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Coast Region NHIF cautions on low drug stocks

10th February 2013
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Coast Region management of the National Health Insurance Fund (NHIF) has called on district councils in the region to enable village dispensaries to be supplied with sufficient stock of medicines in order to do away with complaints of stock shortages in many dispensaries.

Coast Regional NHIF manager, Andrew Mwilungu made the call yesterday during a brief press conference to introduce the regional fund branch team of workers after the regional office was opened recently, in Kibaha town. The branch office was opened last October 3.

He said that many complaints were raised by residents in the villages which had neither enough medicine stock in dispensaries nor drug shops and as a result patients fail to be treated.

Services need to be improved in dispensaries, health centres and the district hospital by supplying medicines to patients in accordance with doctor’s prescription, so that villagers and the public in general would be impressed and join NHIF and the Community Health Fund (CHF).

“The community is disappointed and ignore to join with neither NHIF nor CHF fearing that they would not be satisfied with the services as they would not be supplied with medicines due to the shortage,” he said.

He said for example the region which has about 272,764 households out of 1.2 million people until December last year, only five 5 per cent out of them were registered in the fund, with 17,780 households registered in the CHF.

Within the region which has six districts, namely Kibaha Rural, Kisarawe, Bagamoyo, Rufiji, Mafia, Mkuranga and Kibaha Urban, Mafia was leading by registering 18 per cent of its households followed by Kisarawe with 12 per cent of its families registered. Kibaha Rural was third by registering nine per cent of households in the NHIF and CHF.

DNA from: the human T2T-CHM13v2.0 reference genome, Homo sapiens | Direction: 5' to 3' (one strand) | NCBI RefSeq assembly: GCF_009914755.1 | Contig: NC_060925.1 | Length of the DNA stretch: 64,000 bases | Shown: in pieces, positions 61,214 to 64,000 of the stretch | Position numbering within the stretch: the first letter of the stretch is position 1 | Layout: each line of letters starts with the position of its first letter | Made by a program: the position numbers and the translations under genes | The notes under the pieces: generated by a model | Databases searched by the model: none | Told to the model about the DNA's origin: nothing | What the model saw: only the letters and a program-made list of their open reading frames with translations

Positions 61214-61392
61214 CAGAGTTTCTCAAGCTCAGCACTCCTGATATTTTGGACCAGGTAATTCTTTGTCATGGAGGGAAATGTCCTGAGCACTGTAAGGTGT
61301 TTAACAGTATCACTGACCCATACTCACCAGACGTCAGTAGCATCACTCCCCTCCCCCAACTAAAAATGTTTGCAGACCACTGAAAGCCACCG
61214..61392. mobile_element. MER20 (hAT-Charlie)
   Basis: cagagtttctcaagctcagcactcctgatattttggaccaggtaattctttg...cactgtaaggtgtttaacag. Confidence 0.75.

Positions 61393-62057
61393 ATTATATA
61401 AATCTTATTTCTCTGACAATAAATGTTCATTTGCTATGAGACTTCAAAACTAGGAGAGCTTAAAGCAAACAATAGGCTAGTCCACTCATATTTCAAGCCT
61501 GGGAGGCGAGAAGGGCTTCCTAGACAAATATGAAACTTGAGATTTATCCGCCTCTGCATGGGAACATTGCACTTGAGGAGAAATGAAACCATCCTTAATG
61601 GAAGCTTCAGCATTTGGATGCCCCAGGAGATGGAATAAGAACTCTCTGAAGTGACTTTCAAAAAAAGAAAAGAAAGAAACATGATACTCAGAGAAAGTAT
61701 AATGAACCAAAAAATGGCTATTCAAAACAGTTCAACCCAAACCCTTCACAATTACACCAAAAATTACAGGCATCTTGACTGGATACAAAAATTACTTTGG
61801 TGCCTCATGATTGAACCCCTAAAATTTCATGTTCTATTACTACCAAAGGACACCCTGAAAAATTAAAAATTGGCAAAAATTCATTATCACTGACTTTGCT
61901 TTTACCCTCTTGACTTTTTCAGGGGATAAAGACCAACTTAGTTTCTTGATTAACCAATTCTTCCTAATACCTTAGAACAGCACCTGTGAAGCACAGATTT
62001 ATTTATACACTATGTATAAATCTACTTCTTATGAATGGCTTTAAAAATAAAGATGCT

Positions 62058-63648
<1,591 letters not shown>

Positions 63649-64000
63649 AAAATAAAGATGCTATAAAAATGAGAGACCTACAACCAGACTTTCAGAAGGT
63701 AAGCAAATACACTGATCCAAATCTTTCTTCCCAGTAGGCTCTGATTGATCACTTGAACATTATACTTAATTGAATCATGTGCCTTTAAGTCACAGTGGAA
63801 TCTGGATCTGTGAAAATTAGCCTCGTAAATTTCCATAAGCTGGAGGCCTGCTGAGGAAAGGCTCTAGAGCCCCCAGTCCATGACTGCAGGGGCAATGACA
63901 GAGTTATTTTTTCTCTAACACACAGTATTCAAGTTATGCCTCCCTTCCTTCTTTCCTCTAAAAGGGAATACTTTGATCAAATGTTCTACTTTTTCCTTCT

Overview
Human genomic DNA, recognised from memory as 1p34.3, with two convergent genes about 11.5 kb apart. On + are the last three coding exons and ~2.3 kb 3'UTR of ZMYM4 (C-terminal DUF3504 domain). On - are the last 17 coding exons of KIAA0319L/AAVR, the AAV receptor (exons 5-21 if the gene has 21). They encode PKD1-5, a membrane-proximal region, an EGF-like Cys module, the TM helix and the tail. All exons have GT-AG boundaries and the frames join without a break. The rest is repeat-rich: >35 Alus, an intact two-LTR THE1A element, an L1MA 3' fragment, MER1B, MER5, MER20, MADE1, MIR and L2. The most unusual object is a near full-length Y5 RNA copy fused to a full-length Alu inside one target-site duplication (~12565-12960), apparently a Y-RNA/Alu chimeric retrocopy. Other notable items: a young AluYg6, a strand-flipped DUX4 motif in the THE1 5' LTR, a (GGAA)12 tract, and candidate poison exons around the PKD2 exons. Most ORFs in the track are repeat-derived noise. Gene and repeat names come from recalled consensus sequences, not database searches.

Rufiji district council has four per cent of its households registered, Bagamoyo three per cent and Mkuranga two per cent of its households, while Kibaha town is expected to use cards at an individual level, the manager stated.

Mwilungu said that district councils should appropriately use the contributions from households to get enough medicines. About 67 per cent of the contributions are supposed to be used for buying medicines.

He said that the fund would face challenges including misappropriation of funds in operations of District Executive Directors (DED) and District Medical Officers (DMO). Some workers were also lacking the sense of ownership of the fund, he lamented.

“Few health centres out of 192 in the region were claiming for funds to buy medicines from the Medical Stores Department while the rest do so due to missing allocations from district councils,” he said.

The manager insisted on objectives of the introduction of NHIF and CHF back in 2001 was to implement the role of improving health services in the country. So the funds collected should be used to ensure that there was sufficient stocks of medicines in health centres, he emphasized.

Meanwhile, the NHIF Senior Communication Officer, Luhende Singu has called on stakeholders including journalists to educate the people on the importance of the fund in order to join it to sustain their lives health wise, affirming that many people were not aware of the fund.

A member of the fund could be provided with millions of shillings to undergo treatment in authorized hospitals, he said.

Singu said some members have undergone treatment at a cost of 4m/- after having contributed little amounts of cash in the fund on a monthly or annual basis.

Contributions in CHF annually at a rate stretching from Tsh5000 and Tsh15,000 and in the NHIF it is a monthly percentage from the salary of an employee.

The NHIF works with CHF since 2009 and currently individuals and company employees are allowed to join NHIF. The national health coverage through the fund is expected to reach 30 per cent by 2015, he added.      

SOURCE: GUARDIAN ON SUNDAY